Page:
You have to feel for Pat Grossi, AKA Active Child – he’s stuck in a bit of a bind. His debut EPs (Curtis Lane and Sun Rooms, 2010) and his first longplayer (You Are All I See, 2011) generated an avalanche of support from both lowly bloggers and high-profile musicians, including collaborations with How To Dress Well and Ellie Goulding (who even covered his “Hanging On” on Halcyon). Now he has to follow that.
You'll have noticed that this is his second LP. And yes, the implication is: it's a tough one. Active Child seems to be facing a particularly complicated case of “difficult second album” syndrome.
2013's Raptor EP didn't meet with tidal waves of approval, criticised for leaving behind the distinctive sound of 2011's You Are All I See. Where were the lavish, undulating, cascades of harp? The cavernous resonance? The grandiose statements of proverbial wisdom: “all good things in time”?
Unfortunately, replicating that sound ad nauseam was never a sustainable option. The cruel irony of having a highly original and cogent aesthetic is that, soon enough, all your material begins to blur into one homogenous mass.
To avoid stagnation, Grossi had to branch out. But change is always a gamble. And on Raptor, it might be fair to say, Grossi lost.
Adapt and survive, they say. So, where did Grossi decide to go with Mercy?
“Mercy”, as a track and as an album as a whole, channels the ethereal R&B vibe on which 2011's “Playing House” was built. Only this time, it's smoother: “Looking at it from the bottom to the top, you can do it baby, show me what you got, give me what you got now”. Which leaves you wondering... is this a sex album? From Active Child? That's unexpected.
“1999”, the album's opener, is a mission statement for the LP. The title alone betrays the nostalgia which suffuses the following 36 minutes. But, as always with Active Child, nothing is conventional. Even this 90s inspired slow-burner is dappled with flecks of slide guitar and harp.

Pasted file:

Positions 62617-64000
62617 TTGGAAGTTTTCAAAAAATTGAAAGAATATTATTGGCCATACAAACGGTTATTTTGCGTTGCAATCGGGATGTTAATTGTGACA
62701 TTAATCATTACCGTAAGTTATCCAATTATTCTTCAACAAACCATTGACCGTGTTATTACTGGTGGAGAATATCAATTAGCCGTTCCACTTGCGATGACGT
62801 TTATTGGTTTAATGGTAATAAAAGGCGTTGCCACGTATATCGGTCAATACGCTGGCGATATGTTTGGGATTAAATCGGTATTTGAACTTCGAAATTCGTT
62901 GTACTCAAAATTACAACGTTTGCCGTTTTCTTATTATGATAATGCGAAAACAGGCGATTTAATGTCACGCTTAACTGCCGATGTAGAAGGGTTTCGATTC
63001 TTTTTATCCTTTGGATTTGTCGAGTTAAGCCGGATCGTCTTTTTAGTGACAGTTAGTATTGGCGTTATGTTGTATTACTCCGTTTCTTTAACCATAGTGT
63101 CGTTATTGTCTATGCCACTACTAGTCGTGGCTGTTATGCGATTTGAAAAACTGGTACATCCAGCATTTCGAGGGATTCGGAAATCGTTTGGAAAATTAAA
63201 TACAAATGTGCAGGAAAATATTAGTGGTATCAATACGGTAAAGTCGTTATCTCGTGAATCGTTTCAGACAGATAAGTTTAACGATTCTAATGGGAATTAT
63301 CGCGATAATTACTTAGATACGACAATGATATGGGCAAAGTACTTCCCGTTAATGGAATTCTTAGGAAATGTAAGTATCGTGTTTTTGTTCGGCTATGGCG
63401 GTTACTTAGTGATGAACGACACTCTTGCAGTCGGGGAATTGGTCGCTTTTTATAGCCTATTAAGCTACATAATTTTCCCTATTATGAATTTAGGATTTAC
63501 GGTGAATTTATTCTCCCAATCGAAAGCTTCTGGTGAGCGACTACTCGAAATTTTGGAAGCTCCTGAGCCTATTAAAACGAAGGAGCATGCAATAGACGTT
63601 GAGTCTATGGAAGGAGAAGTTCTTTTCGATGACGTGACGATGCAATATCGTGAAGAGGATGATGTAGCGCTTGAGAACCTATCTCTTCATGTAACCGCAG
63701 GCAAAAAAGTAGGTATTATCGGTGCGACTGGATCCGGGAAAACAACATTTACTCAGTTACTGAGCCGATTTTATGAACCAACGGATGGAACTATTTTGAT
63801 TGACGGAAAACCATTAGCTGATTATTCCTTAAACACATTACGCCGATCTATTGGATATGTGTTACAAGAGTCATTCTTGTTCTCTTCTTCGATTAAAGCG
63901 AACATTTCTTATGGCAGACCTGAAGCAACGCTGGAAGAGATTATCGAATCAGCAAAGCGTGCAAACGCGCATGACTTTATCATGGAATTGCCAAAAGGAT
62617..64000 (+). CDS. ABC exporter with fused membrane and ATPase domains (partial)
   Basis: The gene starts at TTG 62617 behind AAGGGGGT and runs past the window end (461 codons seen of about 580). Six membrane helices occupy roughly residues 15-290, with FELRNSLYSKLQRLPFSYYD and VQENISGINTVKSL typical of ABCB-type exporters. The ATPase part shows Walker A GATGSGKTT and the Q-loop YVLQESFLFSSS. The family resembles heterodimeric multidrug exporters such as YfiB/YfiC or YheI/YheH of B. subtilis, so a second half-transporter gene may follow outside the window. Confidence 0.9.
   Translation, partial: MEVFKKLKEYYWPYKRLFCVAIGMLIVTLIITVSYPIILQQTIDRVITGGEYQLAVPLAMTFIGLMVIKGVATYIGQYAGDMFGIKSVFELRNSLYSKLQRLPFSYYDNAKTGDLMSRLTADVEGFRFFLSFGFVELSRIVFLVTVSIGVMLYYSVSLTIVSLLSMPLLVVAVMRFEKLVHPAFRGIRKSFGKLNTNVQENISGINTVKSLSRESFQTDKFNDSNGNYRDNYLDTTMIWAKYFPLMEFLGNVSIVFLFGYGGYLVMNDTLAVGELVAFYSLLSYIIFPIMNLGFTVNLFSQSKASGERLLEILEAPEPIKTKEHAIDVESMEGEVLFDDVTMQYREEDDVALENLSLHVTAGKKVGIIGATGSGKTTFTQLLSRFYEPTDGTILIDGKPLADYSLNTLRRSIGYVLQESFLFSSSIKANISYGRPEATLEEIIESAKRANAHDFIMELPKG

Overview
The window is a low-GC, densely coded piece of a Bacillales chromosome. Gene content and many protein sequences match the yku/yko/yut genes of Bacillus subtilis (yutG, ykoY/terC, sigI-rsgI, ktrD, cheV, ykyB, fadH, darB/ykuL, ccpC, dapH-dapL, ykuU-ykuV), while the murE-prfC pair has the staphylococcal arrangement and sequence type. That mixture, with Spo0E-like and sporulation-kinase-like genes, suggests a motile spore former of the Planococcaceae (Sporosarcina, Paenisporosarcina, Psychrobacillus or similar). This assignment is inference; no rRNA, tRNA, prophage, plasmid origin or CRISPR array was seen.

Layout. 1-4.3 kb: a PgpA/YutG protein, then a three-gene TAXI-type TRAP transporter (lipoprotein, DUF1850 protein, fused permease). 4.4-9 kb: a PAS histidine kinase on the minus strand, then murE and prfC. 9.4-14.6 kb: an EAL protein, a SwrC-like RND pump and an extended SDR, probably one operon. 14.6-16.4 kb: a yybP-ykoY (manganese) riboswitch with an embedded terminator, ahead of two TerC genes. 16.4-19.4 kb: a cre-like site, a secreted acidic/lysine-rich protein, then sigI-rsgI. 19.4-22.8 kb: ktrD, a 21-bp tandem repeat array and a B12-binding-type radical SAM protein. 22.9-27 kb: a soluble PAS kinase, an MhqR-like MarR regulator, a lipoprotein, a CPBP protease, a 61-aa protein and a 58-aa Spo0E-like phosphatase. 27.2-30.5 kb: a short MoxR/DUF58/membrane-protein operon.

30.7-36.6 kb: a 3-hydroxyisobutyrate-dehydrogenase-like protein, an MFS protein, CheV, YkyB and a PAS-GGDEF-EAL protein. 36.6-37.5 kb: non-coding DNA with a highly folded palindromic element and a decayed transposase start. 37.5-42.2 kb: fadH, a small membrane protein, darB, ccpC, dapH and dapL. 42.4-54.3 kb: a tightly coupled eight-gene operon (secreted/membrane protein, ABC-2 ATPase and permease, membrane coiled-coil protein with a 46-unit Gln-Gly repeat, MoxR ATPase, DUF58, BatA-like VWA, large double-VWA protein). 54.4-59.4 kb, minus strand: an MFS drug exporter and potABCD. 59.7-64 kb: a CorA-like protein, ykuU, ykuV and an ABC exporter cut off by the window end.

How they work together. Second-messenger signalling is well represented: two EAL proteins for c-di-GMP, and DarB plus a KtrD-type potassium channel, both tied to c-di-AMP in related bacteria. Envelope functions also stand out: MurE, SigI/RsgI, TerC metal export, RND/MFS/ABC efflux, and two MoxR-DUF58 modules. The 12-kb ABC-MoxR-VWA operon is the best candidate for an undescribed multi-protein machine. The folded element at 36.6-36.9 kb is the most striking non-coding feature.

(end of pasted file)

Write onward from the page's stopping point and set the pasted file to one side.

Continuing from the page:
“Midnight Swim”, with its sinister pizzicato and rippling piano chords, injects the requisite dose of atmospheric abstraction. Although it feels weird to interrupt this collection of slow-jams with a two minute interlude that resembles the soundtrack to a naughty teen skinny dipping in slasher pic - it wouldn't be an Active Child album without it.
So, what is Mercy about? With Grossi getting all sexy like, crooning à la R Kelly - is Mercy what Black Panties could have been, if written by a harp-strumming choir-boy? No, that would be facetious – and overly simplistic.
Despite the not insignificant amount of flack directed towards Active Child for being too “serious”, this album sees Grossi playing about. Active Child's sometimes overly earnest brand of pop suits the R&B torch song, as shown by “Too Late”. Mercy is an experiment which yields interesting, if not consistent, results.
Good things do come with time, and this LP is no doubt a stopping point on Active Child's journey to uncharted, challenging places.